If you have arthritis, you know how debilitating it can be. It affects millions of people and is the most commonly reported chronic illness across the nation. Arthritis is a disorder of the joints that causes them to become inflamed. The inflammation causes the pain and stiffness that you feel, and it can result in a loss of movement if the joints become too inflamed. There are over 100 different types of arthritis, containing monoarthritis (where only one joint is affected) and oligoarthritis (where multiple joints are affected.) Some of the most common forms of arthritis are osteoarthritis, which develops from “wear and tear” of cartilage, and rheumatoid arthritis, which develops from overactive immune systems.
Arthritis can hinder many qualities of life – from work, to hobbies, to overall mobility. Some people are so affected by arthritis that they are unable to work and have to go on disability. Physical therapy is a safe, healthy, and effective way to treat arthritic pain.
How do I know if I have arthritis?
First and foremost, if you believe you may be suffering from arthritis, you should contact your primary care provider. He or she will provide a thorough evaluation, looking for signs of disease, such as inflammation and/or deformity. They will review your symptoms, and may administer any blood tests, urine tests, joint fluid tests, or x-rays as they deem necessary. If you are diagnosed with arthritis after these tests, your doctor will create a treatment plan for you, in relation to the location and severity of the condition. This treatment plan may include rest, exercise routines, and medications as necessary.
It is very likely that you will also be referred to a physical therapist to help guide you through your exercise routines, in order to measure progress and make sure that you are completing your physical activity in a safe and correct manner. Early diagnosis can be helpful in avoiding joint damage and disability, so it is imperative that you contact a doctor as soon as you think you may be developing arthritic symptoms.
How will physical therapy help me?
While there is unfortunately no known cure for arthritis, there are plenty of ways to help ease the pain that you may feel from it. Physical therapy is a proven aid in arthritic pain relief. It is effective and noninvasive, and in many cases, it can even eliminate the need to rely on harmful pain medication. According to the Arthritis Center at Johns Hopkins,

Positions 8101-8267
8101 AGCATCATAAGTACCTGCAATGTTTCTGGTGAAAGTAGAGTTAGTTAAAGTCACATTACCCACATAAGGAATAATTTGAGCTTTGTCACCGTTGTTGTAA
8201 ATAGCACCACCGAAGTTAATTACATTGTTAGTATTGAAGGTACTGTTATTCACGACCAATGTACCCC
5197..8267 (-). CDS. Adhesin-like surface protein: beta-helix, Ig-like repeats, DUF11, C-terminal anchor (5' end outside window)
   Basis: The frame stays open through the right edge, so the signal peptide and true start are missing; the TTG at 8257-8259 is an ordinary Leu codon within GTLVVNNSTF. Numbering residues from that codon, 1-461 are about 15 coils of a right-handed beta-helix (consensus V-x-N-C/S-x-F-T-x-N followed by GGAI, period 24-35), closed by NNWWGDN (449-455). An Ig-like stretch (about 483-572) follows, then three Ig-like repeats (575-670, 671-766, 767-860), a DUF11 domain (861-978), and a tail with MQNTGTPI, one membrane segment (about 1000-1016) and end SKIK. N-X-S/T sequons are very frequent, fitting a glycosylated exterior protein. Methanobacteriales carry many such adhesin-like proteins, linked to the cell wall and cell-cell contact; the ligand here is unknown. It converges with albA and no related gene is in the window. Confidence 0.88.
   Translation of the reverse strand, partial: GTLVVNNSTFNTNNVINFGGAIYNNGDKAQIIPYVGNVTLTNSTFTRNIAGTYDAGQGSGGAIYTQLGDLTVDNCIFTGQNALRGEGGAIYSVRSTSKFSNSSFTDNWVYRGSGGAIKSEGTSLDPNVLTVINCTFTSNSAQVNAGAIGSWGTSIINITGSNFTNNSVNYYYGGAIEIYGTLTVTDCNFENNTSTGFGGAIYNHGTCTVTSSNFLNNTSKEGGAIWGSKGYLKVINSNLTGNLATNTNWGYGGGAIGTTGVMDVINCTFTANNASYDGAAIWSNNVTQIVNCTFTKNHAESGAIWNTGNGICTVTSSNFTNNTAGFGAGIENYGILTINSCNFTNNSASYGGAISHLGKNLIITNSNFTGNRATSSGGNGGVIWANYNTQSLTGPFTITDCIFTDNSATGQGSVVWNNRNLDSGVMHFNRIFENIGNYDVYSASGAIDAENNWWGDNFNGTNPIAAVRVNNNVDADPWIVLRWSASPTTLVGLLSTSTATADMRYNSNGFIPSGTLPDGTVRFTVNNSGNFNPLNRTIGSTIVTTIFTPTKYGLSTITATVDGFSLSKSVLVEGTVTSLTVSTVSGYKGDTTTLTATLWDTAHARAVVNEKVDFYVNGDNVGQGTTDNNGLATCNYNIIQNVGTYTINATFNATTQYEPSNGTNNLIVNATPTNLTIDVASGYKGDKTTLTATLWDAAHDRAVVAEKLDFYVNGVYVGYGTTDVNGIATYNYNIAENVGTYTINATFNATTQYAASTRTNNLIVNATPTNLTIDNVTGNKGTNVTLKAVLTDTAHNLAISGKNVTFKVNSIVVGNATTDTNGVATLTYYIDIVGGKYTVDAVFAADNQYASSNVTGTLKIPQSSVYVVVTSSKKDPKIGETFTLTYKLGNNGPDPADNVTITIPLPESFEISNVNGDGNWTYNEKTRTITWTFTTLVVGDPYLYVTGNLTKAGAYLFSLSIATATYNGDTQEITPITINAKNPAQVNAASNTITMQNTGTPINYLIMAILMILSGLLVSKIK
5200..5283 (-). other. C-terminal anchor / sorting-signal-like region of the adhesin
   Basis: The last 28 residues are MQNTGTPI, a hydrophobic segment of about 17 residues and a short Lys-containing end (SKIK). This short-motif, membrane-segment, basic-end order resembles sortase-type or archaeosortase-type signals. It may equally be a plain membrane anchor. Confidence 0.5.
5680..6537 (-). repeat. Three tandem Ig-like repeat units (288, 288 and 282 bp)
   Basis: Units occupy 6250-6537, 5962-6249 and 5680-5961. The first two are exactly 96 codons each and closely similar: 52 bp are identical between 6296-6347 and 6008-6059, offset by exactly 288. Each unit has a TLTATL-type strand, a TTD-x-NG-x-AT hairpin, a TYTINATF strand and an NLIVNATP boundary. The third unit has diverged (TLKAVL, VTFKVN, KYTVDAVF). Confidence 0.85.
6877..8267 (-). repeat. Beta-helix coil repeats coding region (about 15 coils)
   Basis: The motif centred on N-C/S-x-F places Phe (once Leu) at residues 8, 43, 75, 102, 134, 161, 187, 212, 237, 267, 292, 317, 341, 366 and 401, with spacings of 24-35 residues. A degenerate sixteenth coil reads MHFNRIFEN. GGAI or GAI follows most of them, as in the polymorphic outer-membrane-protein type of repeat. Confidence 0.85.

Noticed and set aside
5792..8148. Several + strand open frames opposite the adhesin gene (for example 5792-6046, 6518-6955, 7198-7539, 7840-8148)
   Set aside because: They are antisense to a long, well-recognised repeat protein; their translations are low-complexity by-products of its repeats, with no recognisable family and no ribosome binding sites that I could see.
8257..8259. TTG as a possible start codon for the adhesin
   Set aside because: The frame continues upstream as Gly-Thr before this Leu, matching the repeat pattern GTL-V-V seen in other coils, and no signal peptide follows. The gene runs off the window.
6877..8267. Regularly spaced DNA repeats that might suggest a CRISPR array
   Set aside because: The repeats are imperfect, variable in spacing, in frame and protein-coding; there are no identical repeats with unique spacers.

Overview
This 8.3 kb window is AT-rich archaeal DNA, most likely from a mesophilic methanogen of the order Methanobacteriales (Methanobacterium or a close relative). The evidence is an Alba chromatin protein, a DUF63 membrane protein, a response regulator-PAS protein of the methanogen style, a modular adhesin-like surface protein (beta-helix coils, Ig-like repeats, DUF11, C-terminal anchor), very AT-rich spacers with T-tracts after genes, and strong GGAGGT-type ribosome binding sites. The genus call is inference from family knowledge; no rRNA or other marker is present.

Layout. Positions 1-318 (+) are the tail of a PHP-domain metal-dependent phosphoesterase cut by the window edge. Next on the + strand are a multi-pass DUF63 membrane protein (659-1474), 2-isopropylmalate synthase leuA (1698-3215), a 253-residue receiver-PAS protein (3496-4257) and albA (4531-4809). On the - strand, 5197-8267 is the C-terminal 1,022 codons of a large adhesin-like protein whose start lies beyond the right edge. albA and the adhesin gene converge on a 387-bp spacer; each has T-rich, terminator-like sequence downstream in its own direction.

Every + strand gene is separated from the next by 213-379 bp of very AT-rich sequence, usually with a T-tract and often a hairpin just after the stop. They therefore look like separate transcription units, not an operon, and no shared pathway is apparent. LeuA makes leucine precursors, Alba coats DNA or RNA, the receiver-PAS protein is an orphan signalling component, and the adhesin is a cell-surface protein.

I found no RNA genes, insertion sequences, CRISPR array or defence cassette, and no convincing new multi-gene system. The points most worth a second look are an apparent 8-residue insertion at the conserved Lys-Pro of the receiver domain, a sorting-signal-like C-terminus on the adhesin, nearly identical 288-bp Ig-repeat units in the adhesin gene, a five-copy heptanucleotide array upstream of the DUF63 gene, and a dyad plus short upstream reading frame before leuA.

“Physical activity is essential to optimizing both physical and mental health and can play a vital role in the management of arthritis. Regular physical activity can keep the muscles around affected joints strong, decrease bone loss and may help control joint swelling and pain. Regular activity replenishes lubrication to the cartilage of the joint and reduces stiffness and pain. Exercise also helps to enhance energy and stamina by decreasing fatigue and improving sleep. Exercise can enhance weight loss and promote long-term weight management in those with arthritis who are overweight.”
A physical therapist will custom-tailor a treatment plan surrounding your needs, in order to increase your strength, range of motion, and mobility. This will include the affected area, as well as any surrounding areas that may contribute to the pain. For example, if your arthritis is in your knee, your physical therapist may create a treatment plan that focuses on the knee, in addition to the hips, ankles, and lower back, since all of these areas may affect the movement of the knee.
Your physical therapist will most likely suggest manual therapy, in order to improve joint and soft tissue mobilization. Your treatment plan may consist of any combination of treatment services, including ice and heat therapy, deep tissue massage, or electrical nerve stimulation. All of these treatments are passive modalities that work to reduce pain and inflammation, in addition to increasing blood flow and mobility.